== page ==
How many schools are involved in the scheme?
Currently there are 55 Irish primary and secondary schools in the programme and this has now been extended to include colleges, universities and geo-parks. Internationally, there are over 448 schools participating in this scheme, in UK, USA and Ireland. If you know a school which would like to get involved or are a teacher or educator please see the useful links below and get in touch with IRIS (USA), DIAS (Ireland) or the BGS (UK) via their “Contact forms”.
Thank you to Emily Neenan of the Dublin Institute of Advanced Studies, Ireland, for information used as part of this blog post. It has helped us learn about a unique outreach programme, which can potentially inspire the younger generation to study the geosciences plus make us all more earthquake aware!! Happy St Patrick’s Day.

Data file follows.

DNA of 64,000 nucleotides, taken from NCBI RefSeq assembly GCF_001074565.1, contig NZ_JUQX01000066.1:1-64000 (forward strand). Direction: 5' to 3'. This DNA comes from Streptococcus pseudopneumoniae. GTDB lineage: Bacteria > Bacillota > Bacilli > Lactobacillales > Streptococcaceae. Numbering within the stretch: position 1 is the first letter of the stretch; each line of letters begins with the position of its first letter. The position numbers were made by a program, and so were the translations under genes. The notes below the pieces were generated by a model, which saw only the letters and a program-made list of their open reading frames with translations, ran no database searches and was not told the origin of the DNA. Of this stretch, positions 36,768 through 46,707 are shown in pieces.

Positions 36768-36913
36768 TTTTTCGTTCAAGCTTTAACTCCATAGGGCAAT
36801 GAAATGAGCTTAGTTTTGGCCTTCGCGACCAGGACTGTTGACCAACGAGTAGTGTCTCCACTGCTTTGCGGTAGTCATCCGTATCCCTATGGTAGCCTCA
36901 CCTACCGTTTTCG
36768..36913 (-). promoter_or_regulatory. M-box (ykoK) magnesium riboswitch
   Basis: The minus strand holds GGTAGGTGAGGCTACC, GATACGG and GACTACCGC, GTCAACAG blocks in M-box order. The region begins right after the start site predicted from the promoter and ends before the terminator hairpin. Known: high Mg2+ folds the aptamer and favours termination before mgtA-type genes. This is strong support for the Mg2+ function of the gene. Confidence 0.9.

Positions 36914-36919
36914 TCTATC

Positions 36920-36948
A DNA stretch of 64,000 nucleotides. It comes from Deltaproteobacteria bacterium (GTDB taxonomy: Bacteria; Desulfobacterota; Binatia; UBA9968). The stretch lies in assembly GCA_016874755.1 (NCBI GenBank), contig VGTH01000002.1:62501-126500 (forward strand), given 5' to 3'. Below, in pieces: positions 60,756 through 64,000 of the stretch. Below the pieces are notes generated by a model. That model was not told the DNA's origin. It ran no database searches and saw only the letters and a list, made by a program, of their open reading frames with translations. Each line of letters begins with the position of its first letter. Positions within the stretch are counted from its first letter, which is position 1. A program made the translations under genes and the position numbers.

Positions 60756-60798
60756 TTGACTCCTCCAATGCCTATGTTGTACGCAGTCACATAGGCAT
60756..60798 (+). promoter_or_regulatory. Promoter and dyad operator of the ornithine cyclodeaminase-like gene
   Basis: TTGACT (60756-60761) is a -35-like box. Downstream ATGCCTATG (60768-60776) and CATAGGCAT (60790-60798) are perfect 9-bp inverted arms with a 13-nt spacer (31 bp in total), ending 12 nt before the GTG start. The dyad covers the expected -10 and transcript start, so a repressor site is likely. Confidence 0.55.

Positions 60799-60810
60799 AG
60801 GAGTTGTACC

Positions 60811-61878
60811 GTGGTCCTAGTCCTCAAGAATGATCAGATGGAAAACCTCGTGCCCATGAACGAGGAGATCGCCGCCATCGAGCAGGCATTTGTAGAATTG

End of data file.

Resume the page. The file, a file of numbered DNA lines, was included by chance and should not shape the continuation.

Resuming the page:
A hydrothermal vent is a fissure in a planet’s surface from which geothermally heated water issues. Hydrothermal vents are commonly found near volcanically active places, areas where tectonic plates are moving apart, ocean basins, and hotspots. Hydrothermal vents exist because the earth is both geologically active and has large amounts of water on its surface and within its crust. Common land types include hot springs, fumaroles and geysers. Under the sea, hydrothermal vents may form features called black smokers. Relative to the majority of the deep sea, the areas around submarine hydrothermal vents are biologically more productive, often hosting complex communities fueled by the chemicals dissolved in the vent fluids. Chemosynthetic archaea form the base of the food chain, supporting diverse organisms, including giant tube worms, clams, limpets and shrimp.